Day: April 28, 2014

Review: Fly Away by Patricia MacLachlan

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Fly Away by Patricia MacLachlan

Every year Lucy and her family head to North Dakota to help Aunt Frankie on her farm.  This year the farm is being threatened by a flood, and they are heading to the farm even though Frankie told them it was dangerous.  On the way, Lucy’s family stops and camps, listens to opera, and sings.  But Lucy can’t sing at all and she knows it.  Her little brother is a different story, no one else believes Lucy but Teddy can sing perfectly and even talks a bit, though he refuses to do so except with Lucy.  Though she can’t sing, Lucy loves to write and she is trying to create a poem to prove to her father that a poem can be just as nice as a cow.  Her father had dreamed of being a poet himself, but became a farmer instead.  As the family gets to North Dakota, they face a dangerous river and Lucy has to find her own strength to save her little brother.

Told in a strong and clear voice, this novel invites readers into a family that is pure joy to spend time with.  All of the family members have their own specific gifts and quirks, they communicate effortlessly with one another, and the entire book feels like you have entered someone’s home and are spending time with them.  MacLachlan creates dialogue that feels real, but even more so she has created characters that are alive and honest on the page.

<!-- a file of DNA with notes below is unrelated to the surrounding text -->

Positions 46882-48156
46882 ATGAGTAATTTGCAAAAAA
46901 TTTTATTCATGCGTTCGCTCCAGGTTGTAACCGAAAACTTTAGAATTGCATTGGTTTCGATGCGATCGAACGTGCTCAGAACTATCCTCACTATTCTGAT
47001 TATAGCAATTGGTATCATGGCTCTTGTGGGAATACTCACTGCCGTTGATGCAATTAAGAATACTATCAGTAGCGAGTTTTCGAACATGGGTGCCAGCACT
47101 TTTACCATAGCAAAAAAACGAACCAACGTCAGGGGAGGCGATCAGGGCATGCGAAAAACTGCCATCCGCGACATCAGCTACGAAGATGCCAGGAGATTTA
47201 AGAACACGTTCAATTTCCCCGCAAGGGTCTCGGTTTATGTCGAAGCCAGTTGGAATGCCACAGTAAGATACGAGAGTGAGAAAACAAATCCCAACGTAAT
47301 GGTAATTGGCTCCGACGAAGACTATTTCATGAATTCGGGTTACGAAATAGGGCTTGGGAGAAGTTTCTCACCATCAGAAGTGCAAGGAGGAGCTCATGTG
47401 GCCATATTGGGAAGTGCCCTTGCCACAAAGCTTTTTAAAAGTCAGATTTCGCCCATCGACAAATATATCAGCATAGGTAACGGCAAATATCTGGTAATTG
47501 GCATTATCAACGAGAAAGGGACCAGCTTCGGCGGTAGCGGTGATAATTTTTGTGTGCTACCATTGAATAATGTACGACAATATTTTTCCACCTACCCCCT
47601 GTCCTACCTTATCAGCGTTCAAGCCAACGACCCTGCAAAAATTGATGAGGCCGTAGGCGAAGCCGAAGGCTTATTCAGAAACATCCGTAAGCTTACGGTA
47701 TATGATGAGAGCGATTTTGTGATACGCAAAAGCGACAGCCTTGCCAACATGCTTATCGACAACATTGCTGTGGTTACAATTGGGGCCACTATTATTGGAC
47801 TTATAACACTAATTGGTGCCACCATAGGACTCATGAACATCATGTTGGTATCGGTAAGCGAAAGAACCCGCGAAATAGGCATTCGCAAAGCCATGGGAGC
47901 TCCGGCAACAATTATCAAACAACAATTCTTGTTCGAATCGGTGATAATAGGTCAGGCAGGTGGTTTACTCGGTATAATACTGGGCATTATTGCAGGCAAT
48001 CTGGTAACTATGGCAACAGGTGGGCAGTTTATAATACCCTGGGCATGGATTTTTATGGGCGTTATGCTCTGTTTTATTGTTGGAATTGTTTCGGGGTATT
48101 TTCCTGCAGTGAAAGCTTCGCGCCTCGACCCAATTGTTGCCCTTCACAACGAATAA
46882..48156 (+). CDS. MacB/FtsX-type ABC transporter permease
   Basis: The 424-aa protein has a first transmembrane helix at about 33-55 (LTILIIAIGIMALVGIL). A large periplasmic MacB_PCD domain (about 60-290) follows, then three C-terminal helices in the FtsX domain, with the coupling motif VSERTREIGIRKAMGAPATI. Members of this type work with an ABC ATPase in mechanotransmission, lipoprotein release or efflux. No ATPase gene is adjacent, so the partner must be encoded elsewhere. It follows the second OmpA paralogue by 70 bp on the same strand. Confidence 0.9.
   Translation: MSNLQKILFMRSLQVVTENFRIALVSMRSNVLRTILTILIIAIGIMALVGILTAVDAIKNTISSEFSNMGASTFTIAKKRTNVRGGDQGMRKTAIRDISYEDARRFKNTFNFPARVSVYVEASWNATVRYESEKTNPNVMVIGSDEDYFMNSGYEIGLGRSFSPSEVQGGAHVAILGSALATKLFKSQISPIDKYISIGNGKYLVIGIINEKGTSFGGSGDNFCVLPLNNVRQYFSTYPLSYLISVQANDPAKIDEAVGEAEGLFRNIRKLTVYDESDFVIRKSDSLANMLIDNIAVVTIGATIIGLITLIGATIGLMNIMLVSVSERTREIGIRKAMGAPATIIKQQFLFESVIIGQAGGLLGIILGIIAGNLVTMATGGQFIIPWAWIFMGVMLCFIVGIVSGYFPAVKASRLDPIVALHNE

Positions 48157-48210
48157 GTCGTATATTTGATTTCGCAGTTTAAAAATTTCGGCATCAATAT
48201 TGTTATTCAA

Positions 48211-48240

Thanks to the larger font and short chapters, this book will be welcoming for newer readers who may be trying their first chapter book without pictures.  The warmth of the characters, the riveting danger of the river, and the thrilling ending will keep young readers fascinated until the end.  This is also a great pick for sharing aloud with an elementary class.

MacLachlan has created a simple book that contains bountiful riches in setting, character and voice.  It is a stellar read.  Appropriate for ages 6-8.

Reviewed from copy received from Margaret K. McElderry Books.

Review: Lindbergh by Torben Kuhlmann

lindbergh

Lindbergh: The Tale of a Flying Mouse by Torben Kuhlman

Translated from the original German, this picture book takes a mouse-sized look at Charles Lindbergh’s flight.  A little mouse loved to spend time reading human books but when he emerged from reading he discovered that all of the other mice had left Europe for America.  He was left alone.  He tried to board a steamer ship to cross the Atlantic, but there were cats waiting and guarding the door.  Then the little mouse had a great idea, he would fly across the Atlantic.  His experiments proved dangerous as the cats and owls emerged to hunt him down.  The little mouse did not give up he kept redesigning the wings, the engine, the frame.  But would it be enough to get him across the Atlantic to freedom?

The story of this book is entirely captivating, even for those not interested in airplanes or flight.  It is both a celebration of the small overcoming the powerful and also of ingenuity overcoming adversity.  It also shows how much of a force resilience in when solving a problem.  Even better, the book itself is a history lesson about human (and mouse) flight and how it progressed from wings to full aircraft.

Kuhlman’s art is radiant.  He creates pages with no words that are panoramas of cities, of train stations, of clock towers.  Other pages are filled with mice, owls and cats from various perspectives that add drama.  Then on other pages, you can see his skill with drafting and the diagrams of various inventions.  The art here takes the book to another level, creating a world where you believe that a mouse was the first to fly across the Atlantic. 

Beautiful and memorable, this picture book celebrates flight, ingenuity and perseverance.  Appropriate for ages 5-7.

Reviewed from library copy.